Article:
Archive for the ‘Linoleum’ Category

Apocalypse Cow

Sunday, November 3rd, 2013
Apocalypse, Cow, lino-cut

Apocalypse, Cow, lino-cut

City Flag

Monday, April 5th, 2010
City Flag

City Flag

Published: 1998

Size: 220cm x 90cm

Method: Linoleum, Color linoprint

Folded Flag

Monday, April 5th, 2010
Folded Flag nr.2

Folded Flag nr.2

Published: 2010

Size 150cm x 135cm

Method: Linoleum, goldleaf

After The Fall

Monday, April 5th, 2010
After The Fall

After The Fall

Published: 2010

Size: 120cm x 120cm x 14cm

Method: linoleum

Ikarus

Monday, April 5th, 2010
Ikarus

Ikarus

Published: 2010

Size: 120cm x 120cm x 27cm

Method: linoleum

Participated in:

Before The Burnt Altar

Monday, April 5th, 2010
Before The Burnt Altar

Before The Burnt Altar

Linoleum sculptures

Photographed on location:A Burnt Church in Amsterdam

Before The Burnt Altar

Before The Burnt Altar

 

Before The Burnt Altar
Before The Burnt Altar
Before The Burnt Altar
Before The Burnt Altar
Before The Burnt Altar

Before The Burnt Altar

 

Before The Burnt Altar

Before The Burnt Altar

 

Before The Burnt Altar

Before The Burnt Altar

 

Before the Burnt Church
Before the Burnt Church

Desert flowers

Monday, April 5th, 2010

 

Desert Flowers

Desert Flowers

Published: 1996

Size: 600cm x 250cm x 45cm

Method: Linoleum plates, lino-cut

Exhibited in:

Detail

Detail

Detail

Detail

Folded Flag

Monday, April 5th, 2010

 

Folded Flag

Folded Flag

Published: 2009

Size: 220cm x 90cm

Method: Linoleum, color lino prints, Goldleaf

Exhibited in:

Exhibited:

Linoleum Installation nr.2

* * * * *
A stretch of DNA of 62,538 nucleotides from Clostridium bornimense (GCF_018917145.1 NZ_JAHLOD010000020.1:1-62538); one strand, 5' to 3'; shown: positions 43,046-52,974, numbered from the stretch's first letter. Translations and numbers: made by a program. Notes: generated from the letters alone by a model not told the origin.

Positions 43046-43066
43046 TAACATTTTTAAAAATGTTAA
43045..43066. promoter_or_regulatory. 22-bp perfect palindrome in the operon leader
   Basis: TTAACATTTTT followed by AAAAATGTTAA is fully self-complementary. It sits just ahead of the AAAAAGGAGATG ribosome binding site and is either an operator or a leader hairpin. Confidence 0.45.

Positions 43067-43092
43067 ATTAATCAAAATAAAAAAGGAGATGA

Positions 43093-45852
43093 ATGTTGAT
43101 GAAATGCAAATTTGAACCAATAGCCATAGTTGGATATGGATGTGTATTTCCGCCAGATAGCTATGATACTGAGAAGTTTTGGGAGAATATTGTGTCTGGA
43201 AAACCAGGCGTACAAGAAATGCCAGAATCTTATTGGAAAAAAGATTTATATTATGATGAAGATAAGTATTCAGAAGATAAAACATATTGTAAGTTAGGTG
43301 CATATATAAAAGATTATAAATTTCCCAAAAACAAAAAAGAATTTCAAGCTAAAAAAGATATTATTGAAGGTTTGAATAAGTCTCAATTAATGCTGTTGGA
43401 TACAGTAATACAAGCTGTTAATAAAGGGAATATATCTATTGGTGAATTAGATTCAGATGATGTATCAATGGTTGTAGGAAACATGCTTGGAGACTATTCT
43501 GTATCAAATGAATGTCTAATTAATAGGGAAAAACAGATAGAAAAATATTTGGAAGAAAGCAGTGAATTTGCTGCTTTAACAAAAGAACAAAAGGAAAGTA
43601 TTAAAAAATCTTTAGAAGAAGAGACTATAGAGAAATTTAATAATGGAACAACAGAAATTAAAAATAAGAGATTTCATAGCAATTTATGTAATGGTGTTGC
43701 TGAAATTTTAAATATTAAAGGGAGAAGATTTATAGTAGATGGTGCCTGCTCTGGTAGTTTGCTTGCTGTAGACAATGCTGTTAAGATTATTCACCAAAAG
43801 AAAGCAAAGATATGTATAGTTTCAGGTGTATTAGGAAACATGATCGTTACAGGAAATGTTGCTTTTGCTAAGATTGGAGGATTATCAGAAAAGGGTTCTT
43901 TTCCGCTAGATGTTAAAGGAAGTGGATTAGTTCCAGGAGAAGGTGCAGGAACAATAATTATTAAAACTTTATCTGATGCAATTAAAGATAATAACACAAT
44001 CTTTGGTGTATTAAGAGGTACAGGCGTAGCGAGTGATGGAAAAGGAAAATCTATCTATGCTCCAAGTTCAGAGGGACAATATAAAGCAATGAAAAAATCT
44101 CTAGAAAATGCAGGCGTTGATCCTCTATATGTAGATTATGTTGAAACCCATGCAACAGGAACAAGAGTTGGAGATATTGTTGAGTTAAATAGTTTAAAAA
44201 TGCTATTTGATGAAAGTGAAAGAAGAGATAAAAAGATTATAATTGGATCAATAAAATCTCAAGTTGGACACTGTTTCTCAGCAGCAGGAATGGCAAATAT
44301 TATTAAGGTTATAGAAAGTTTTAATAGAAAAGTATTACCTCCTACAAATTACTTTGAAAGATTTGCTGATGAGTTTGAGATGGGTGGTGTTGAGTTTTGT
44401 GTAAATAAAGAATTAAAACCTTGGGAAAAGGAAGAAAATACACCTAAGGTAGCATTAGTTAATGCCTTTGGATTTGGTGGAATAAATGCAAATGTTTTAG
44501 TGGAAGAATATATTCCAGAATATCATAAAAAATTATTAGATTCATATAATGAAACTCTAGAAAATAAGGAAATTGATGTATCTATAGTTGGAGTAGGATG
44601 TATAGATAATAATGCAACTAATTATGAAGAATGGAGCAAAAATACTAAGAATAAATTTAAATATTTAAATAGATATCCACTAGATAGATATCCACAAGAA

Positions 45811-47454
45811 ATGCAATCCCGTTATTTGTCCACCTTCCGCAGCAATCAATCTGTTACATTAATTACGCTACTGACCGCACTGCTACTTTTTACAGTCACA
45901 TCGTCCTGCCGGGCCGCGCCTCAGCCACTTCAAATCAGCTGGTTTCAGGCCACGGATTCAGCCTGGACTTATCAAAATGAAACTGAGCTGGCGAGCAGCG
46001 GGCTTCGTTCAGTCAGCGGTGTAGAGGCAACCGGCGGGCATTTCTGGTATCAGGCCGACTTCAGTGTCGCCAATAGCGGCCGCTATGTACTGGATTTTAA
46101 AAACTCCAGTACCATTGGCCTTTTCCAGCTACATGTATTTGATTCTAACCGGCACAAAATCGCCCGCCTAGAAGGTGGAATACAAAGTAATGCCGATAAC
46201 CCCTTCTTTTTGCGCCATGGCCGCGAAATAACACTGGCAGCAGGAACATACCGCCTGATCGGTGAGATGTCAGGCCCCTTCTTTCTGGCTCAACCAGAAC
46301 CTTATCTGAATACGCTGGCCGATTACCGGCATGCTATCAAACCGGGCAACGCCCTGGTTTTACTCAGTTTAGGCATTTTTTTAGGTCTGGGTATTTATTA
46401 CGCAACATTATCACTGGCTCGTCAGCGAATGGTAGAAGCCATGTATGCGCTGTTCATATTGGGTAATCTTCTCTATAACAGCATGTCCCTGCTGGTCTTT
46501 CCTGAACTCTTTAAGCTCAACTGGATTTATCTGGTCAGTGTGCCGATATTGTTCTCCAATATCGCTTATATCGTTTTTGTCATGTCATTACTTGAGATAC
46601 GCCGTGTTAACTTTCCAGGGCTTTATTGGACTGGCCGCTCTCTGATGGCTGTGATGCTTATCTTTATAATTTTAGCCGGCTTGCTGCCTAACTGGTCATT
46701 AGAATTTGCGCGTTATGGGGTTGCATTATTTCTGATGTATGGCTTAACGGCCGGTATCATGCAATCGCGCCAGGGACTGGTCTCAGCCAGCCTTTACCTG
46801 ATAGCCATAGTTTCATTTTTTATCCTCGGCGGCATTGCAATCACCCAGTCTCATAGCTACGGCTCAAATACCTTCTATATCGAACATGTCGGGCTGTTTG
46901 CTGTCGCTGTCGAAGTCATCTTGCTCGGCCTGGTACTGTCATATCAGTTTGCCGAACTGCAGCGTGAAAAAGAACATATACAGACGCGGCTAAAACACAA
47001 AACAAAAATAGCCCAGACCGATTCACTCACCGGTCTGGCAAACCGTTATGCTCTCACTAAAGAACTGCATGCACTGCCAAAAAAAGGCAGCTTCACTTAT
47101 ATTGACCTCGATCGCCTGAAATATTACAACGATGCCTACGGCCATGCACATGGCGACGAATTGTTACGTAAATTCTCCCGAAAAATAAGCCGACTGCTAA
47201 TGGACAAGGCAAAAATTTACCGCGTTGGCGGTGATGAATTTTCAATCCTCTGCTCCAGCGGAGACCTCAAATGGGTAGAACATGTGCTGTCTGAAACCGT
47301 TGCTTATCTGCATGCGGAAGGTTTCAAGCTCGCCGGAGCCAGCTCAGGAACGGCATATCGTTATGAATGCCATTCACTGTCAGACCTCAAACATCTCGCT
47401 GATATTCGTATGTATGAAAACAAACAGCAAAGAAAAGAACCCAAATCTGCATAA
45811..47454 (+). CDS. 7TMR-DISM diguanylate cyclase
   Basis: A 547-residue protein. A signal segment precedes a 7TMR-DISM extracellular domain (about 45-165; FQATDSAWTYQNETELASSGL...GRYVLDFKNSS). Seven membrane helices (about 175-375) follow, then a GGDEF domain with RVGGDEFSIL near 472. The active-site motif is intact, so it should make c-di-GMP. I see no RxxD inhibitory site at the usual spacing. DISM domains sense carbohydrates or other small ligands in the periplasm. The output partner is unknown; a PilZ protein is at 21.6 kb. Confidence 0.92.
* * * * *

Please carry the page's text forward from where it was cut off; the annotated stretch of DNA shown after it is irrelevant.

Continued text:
Monday, April 5th, 2010
Linoleum Installation nr.2

Linoleum Installation nr 2

Published: 1997

Size: 500cm x 500cm

Method: linoleum plates, lino prints

Participated: Grafiek Nu, Biennial Dutch Graphic Art

Linoleum Installation Detail
Linoleum Installation Detail

Linoleum Installation

Monday, April 5th, 2010
Linoleum Installation

Linoleum Installation

Published: 1997

Size: 500cm x 500cm

Method: Linoleum, lino prints

Participated in:

“In some cases, these works come very close to the limits of what is seen as an installation, or Even overstep them. As is happening in so many other domains of modern art, this raises questions about the limits or definitions as such. What is that defines a work of graphic art; is it still possible to draw a fine line between what is a work of graphic art and what is not? That is what the work of Billha Zussman is about. It is about the relation between copy and original, identity and its mirror image. The work shown here has previously been exhibited at the Old Basius Church in Delden, the Netherlands where it was awarded the first prize for monumental graphic art.

From the jury report (may 1995)

“…what is striking here is the tendency to turn space and light into a substantial element of the work of graphic art itself. The result is a “ double play” between the space within the work and the surrounding space in the church. (….) As soon as one enter the church through the double doors of the tower, one is greeted intriguingly, almost overwhelmingly, by Billha Zussman’s work. In the slightly lopsided arrangement of the central installation of printing forms and prints, we notice an ingenious use of the chandelier and the light coming in through the church windows. Billha Zussman finds numerous new possibilities for the traditional applications of the old lino cut techniques, and in addition has developed numerous completely new applications. She combines prints from the printing form with prints on the printing form; she uses repetitions, reversals and overlapping, and, what’s more, she uses the cut out lino plates as sculptural element. (…. ) The installation is a three-dimensional compilation of colourprints and their image carriers. The image carrier functions on several levels; as an image carrier and, when printed with images of other printings forms, as an image in its own right. Thus, usual functions are being reversed.

The result is something like a montage “laying bare” or even “dismantling” the “insides” of the work and the printing process. In the image of the picture cut out of the lino and/or emerging from the lino in prints, Zussman splendidly applies two of the old characteristics of graphic art: the interaction of black and white and the intrinsic value of the line. Billha Zussman proves to be a graphic artist who combines a deep understanding of tradition with an almost boundless zest for experiment.( … )”